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Rabbis Back Task Force’s Call to Ban Surrogate Motherhood

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Rabbis participating in a New York state bioethics task force said Tuesday that they support the panel’s endorsement of a ban on surrogate motherhood contracts.

In recommending legislation that would prohibit payments to surrogates and bar surrogacy brokers from operating in the state, the New York State Task Force on Life and the Law has taken “a proper stand,” Rabbi A. James Rudin, interreligious affairs director of the American Jewish Committee, said in a statement.

A second rabbi on the 26-member panel, Rabbi J. David Bleich of Yeshiva University, said that he essentially agreed with the recommendations, released Saturday.

The panel did not call for a total ban on surrogacy arrangements, and “would still permit surrogacy arrangements when they are undisputed and when they do not involve payment of a fee to a surrogate,” explained Rudin.

But the panel said the practice of paying women to serve as surrogate mothers “has the potential to undermine the dignity of women, children and human reproduction.”

In case of disputes, the task force recommended that custody always be awarded to the mother, unless there is “clear and convincing evidence” that awarding custody to the father would be in the child’s best interest.

In an interview Tuesday, Rudin said he hoped that legislation based on the report will be brought before the New York state legislature in the near future. Gov. Mario Cuomo said Saturday that he would use the report to initiate discussion with the legislature concerning a surrogate parenthood bill.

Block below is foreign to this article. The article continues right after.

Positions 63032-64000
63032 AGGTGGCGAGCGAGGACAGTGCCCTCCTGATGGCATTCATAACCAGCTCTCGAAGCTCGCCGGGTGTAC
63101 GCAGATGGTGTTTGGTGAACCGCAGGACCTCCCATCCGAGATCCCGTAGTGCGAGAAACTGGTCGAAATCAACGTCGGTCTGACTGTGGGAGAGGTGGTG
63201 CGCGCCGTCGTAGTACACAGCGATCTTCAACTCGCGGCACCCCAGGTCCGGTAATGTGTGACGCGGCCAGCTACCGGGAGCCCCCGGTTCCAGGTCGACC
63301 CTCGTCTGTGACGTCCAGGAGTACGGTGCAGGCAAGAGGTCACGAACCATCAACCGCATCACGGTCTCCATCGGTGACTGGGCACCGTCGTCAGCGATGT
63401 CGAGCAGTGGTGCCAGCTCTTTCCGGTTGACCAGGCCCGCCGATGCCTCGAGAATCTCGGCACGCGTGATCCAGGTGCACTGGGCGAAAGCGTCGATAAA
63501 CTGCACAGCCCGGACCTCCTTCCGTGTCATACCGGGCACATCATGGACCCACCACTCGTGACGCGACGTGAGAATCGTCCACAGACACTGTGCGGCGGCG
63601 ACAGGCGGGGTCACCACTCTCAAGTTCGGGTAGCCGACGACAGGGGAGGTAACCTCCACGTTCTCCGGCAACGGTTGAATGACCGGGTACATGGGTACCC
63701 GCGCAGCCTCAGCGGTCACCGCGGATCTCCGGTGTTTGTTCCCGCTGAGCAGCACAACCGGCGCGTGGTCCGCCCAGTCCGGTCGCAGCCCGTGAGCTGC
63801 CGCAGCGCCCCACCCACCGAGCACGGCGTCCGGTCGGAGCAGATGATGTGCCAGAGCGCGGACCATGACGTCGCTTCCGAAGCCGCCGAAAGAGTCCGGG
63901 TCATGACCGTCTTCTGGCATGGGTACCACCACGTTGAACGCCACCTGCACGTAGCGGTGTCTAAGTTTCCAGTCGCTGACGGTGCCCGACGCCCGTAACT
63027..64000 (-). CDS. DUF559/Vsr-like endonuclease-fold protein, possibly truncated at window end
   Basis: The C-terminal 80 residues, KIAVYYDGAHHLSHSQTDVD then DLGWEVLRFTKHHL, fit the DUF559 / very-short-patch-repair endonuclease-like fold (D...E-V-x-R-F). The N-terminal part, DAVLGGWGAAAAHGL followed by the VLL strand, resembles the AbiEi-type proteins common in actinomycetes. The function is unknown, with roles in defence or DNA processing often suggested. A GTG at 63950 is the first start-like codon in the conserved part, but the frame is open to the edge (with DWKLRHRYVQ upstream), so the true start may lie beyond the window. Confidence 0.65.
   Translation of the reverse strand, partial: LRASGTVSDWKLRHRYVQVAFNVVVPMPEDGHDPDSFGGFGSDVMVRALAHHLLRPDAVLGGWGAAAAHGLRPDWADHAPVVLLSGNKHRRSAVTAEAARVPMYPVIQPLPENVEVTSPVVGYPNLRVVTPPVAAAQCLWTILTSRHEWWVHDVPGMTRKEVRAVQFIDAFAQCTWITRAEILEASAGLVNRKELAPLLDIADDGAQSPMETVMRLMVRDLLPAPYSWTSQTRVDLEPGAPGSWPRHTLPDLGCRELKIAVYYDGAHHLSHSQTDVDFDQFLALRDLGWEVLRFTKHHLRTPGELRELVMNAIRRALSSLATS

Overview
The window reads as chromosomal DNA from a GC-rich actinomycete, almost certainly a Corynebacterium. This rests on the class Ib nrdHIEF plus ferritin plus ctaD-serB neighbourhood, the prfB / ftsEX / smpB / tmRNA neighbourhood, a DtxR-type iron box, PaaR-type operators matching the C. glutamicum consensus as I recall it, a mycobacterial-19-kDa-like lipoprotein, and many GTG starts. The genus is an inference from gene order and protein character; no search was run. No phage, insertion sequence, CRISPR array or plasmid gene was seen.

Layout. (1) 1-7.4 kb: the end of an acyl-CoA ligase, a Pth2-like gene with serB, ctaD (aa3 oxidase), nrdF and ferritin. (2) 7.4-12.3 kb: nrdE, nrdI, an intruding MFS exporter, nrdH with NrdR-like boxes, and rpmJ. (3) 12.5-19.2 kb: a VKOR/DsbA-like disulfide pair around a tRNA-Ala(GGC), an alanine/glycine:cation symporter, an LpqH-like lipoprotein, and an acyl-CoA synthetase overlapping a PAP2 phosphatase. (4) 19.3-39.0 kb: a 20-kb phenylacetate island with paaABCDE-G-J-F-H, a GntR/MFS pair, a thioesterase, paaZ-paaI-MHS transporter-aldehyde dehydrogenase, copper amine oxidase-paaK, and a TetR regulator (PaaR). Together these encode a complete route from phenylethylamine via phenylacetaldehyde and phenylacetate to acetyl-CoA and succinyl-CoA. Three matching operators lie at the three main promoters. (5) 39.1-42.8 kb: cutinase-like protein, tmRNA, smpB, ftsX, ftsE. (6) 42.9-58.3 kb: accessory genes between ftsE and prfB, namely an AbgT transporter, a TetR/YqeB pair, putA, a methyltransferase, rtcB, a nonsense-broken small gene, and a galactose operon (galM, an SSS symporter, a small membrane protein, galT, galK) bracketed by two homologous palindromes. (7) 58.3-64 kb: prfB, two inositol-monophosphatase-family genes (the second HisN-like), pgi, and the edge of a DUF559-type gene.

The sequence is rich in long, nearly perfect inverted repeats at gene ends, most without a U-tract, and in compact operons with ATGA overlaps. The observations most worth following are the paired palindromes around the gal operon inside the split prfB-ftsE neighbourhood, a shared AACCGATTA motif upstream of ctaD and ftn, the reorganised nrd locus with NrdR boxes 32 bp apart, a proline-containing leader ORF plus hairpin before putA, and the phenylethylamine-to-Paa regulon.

ILLEGAL IN FOUR STATES

Surrogate contracts are void and unenforceable in four states: Indiana, Kentucky, Louisiana and Nevada. Regulations are pending in more than 20 other states.

The issue gained national attention when surrogate mother Mary Beth Whitehead tried to win custody of her child, referred to as “Baby M,” from William Stern, the natural father, with whom she had contracted to have a baby.

The New Jersey Supreme Court voided the contract between Whitehead and Stern, ruling that surrogacy contracts involving fees violate the state’s adoption laws. Nevertheless, the court awarded custody of the child to Stern. Whitehead has since won the right to weekly visits.

In his statement, Rudin said that “commercial surrogate parenting is similar to baby-selling. It also places a contractual ‘price tag’ on human reproduction.”

According to Bleich, a professor of Talmud at Yeshiva’s Rabbi Isaac Elchanan Theological Seminary, Jewish law forbids both artificial insemination and “baby-selling.”

But halacha also treats placement of children born of such an arrangement as “a simple custody dispute.”

“A consensus holds that there is a paternal relationship established by artificial insemination,” said Bleich. “The father is obligated to support and maintenance, regardless of who gets custody, which should always be decided in the child’s best interest.”

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